web site: try and use "clinic" and then "clinic" for the passwords or call Hepapro through


HEALING LYME DISEASE: An Integrated Approach to Curing Chronic Infection

Daniel A. Kinderlehrer, M.D. (2004)


This author is also an ILADS member & a LL ND author:

Chronic Lyme Disease and Co-infections: Clinical Overview (Snow)


Similar approach, from another ILADS-member/ND author:

Your Path to Wellness (Clark)


RIFE Machine

Book: Lyme Disease and Rife Machines by Bryan Rosner


Not at all about lyme, but a good site for articles about supplements:

In their search bar, just pull down from products to articles for access to a fabulous library backed with solid research citations for every article.


More specific to herbs but, again, not about lyme:

The One Earth Herbal Sourcebook (Tillotson,

[ 03-10-2010, 04:08 PM: Message edited by: Keebler ]

Posts: 48021 | From Tree House | Registered: Jul 2007  |  IP: Logged | Report this post to a Moderator
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susanschn - Everyone who posted to you is telling you the truth. Your Mom is very lucky to have an LLMD and vancomycin is one of the strongest abx available today. I think you should find out if she can infuse at home; have one of the nurses or experience person show her and you how it's done.

For the record, it took me 5 years to get into remission using oral abx; I've never used IV. TerryK said it best (and shortest) that minor improvements can be gotten at first, but major improvements take much more time.

Best to you and your Mom.

"We are more than containers for Lyme"

Posts: 1302 | From Back in TX again | Registered: Mar 2005  |  IP: Logged | Report this post to a Moderator
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wow- I think your mom is very, very lucky to have found a LLMD who is treating her aggressively AND addressing hypercoagulation at the same time with heparin injections.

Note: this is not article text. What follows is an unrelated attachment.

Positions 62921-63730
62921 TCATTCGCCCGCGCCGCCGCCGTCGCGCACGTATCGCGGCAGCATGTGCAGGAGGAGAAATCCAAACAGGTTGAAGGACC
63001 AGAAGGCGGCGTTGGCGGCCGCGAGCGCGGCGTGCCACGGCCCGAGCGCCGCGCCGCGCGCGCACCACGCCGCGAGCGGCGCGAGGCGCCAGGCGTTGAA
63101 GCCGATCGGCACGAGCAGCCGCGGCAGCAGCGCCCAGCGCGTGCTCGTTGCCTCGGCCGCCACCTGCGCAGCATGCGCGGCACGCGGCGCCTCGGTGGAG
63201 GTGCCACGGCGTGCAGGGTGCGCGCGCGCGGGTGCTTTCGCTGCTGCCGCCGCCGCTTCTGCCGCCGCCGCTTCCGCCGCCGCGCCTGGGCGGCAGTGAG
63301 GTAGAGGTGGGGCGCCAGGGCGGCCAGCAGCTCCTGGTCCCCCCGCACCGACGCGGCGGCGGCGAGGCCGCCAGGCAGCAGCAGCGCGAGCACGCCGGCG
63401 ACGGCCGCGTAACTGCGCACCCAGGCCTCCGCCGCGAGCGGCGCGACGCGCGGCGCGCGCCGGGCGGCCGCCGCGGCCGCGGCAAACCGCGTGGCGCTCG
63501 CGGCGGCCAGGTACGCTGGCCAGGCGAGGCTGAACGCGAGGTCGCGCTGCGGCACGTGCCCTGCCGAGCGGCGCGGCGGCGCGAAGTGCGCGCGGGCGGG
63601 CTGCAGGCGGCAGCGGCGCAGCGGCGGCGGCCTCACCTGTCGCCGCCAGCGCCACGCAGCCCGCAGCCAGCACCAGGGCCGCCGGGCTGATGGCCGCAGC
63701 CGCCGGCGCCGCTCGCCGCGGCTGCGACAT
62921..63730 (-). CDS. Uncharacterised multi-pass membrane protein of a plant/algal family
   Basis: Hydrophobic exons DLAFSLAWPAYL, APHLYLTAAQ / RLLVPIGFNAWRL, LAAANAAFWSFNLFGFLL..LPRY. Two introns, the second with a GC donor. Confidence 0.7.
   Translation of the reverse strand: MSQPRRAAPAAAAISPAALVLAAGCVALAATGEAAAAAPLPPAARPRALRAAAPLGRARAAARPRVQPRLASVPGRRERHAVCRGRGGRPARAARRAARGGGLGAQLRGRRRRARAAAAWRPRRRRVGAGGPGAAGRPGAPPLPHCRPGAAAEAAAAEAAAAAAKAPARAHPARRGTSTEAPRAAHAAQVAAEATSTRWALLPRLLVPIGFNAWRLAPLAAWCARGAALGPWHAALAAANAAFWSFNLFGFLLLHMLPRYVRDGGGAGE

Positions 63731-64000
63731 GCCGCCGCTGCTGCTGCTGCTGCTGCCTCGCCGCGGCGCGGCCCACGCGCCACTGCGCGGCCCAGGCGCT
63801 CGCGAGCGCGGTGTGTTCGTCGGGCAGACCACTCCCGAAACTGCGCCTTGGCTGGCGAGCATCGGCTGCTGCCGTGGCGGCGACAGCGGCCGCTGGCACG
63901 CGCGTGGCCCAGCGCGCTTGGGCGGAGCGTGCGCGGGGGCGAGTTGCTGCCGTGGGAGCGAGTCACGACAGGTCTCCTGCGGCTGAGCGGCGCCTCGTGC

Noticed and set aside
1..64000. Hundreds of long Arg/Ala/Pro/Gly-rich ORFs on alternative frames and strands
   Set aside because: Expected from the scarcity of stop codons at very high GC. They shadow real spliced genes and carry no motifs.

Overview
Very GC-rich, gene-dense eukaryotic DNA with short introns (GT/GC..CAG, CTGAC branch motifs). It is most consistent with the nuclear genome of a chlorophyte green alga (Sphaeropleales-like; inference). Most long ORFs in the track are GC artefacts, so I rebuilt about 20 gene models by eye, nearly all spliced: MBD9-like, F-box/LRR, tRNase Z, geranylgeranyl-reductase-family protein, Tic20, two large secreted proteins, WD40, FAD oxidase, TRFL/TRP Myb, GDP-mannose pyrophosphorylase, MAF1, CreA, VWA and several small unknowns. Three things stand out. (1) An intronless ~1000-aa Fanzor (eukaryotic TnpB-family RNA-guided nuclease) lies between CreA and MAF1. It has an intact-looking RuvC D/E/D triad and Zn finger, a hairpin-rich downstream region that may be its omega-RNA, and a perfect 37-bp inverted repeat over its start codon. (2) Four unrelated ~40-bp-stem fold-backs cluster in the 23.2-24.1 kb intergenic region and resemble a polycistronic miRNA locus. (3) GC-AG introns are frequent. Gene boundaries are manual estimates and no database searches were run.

I told my LLMD when I was on treatment years ago that I knew I had "sticky blood" due to antiphospholipid antibodies and I was once on heparin for it during a pregnancy- did she think I should address it? and she basically ignored me about it.

Then I saw her back in January for a possible relapse after being in remission for awhile and she told me to take bolouke to address biofilms, which is something to thin the blood. I should have been doing that all along in my treatment years ago and I even brought it up to her then!

So your mom is very, very lucky to have found a good LLMD- and like others said Christmas was not even three months ago- that is no time at all in lymeland!

Don't question it with an ID, not worth it and will only be frustrating. I saw a hematologist a couple of times and it also was a waste of time.

Posts: 871 | From NJ | Registered: Mar 2007  |  IP: Logged | Report this post to a Moderator
painted turtle
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I think your mom should listen to herself. If she wants a second opinion, she should get one, two, three and four. I did. What I found was each specialist had something different to say depending on their specialty, including the LLMD and I had to go with my gut as to who to believe.

When I took my hypercoagulation test to a cardiologist, for example, he down played it and the test itself looked like gibberish to him. But he did agree that there looked to be some hypercoagulation. I don't know what a hemotologit would say. I'd check it out if I were her, if she has the means, just to satisfy the curiosity and hear a voice from the other side.

Getting second opinions from people who do not agree with, understand or even believe in what you are doing in the first place is going to play devils advocate.

In my humble opinion, IV is nothing to mess with. It is strong stuff. Many complications can occur if it is long term. This is just my opinion. If anything, she might consider a more gentle approach.....if she is getting the sense that the 'big dogs' are doing more damage than good, or something. Of course, I am no MD, just a person who has travelled this lyme war road for too many years.

In my opinion, while antibiotics are indeed necessary, in cases like mine and others, they are not the only or full answer but rather, an important part of the equation.


Posts: 855 | From United States of Mind | Registered: Aug 2005  |  IP: Logged | Report this post to a Moderator